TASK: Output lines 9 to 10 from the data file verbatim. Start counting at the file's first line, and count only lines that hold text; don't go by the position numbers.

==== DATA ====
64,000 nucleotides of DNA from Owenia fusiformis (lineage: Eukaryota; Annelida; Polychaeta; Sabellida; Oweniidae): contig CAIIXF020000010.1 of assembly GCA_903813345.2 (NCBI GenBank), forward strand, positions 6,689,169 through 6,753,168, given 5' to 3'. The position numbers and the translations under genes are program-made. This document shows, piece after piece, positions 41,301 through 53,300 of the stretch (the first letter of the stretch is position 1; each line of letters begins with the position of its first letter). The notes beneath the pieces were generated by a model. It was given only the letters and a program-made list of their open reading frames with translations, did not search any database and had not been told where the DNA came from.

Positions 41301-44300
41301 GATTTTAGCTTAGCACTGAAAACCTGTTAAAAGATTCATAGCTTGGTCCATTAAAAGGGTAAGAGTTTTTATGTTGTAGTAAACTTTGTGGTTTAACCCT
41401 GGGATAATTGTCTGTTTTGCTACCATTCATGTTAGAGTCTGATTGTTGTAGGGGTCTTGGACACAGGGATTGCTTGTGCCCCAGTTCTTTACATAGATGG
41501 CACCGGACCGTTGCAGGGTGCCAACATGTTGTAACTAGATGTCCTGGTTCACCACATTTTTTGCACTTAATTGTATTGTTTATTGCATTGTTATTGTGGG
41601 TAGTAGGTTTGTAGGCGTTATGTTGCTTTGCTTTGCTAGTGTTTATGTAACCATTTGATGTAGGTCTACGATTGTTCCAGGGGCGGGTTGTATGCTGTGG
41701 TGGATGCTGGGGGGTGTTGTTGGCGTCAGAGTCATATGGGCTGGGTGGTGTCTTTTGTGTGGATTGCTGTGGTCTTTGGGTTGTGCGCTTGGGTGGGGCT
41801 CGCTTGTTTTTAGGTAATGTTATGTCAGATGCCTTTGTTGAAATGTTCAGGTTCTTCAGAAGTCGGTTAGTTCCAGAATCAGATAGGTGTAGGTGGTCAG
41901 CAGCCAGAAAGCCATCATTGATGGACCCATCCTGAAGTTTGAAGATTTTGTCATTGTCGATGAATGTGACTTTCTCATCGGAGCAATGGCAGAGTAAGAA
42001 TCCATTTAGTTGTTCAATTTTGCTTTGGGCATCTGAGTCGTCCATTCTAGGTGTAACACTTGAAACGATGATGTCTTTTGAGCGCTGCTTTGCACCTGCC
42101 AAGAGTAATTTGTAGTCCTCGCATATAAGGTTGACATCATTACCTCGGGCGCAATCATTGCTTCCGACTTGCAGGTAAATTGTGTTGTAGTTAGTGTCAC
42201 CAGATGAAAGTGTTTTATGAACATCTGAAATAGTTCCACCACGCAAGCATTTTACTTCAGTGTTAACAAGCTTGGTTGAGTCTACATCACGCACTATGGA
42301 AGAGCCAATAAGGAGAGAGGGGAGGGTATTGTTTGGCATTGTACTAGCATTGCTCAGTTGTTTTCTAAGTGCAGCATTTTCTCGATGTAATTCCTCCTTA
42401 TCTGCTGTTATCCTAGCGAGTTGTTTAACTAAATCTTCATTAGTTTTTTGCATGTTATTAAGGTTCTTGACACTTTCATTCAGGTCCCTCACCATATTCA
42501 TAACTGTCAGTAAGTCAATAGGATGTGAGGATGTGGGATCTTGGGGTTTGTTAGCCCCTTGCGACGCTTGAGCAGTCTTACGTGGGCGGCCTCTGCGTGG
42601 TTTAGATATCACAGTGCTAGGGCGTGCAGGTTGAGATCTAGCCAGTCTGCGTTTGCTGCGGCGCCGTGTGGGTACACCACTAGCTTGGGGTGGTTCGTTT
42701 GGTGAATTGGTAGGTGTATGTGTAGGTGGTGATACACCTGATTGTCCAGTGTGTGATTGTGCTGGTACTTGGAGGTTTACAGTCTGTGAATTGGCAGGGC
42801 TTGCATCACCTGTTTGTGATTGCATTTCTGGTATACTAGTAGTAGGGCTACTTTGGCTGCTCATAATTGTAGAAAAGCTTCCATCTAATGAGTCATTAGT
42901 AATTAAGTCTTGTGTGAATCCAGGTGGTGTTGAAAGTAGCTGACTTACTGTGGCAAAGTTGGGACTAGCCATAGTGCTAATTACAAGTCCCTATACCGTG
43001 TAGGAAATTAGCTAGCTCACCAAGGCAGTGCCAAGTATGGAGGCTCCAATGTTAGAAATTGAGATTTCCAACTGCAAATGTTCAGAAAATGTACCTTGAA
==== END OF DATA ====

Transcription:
41901 CAGCCAGAAAGCCATCATTGATGGACCCATCCTGAAGTTTGAAGATTTTGTCATTGTCGATGAATGTGACTTTCTCATCGGAGCAATGGCAGAGTAAGAA
42001 TCCATTTAGTTGTTCAATTTTGCTTTGGGCATCTGAGTCGTCCATTCTAGGTGTAACACTTGAAACGATGATGTCTTTTGAGCGCTGCTTTGCACCTGCC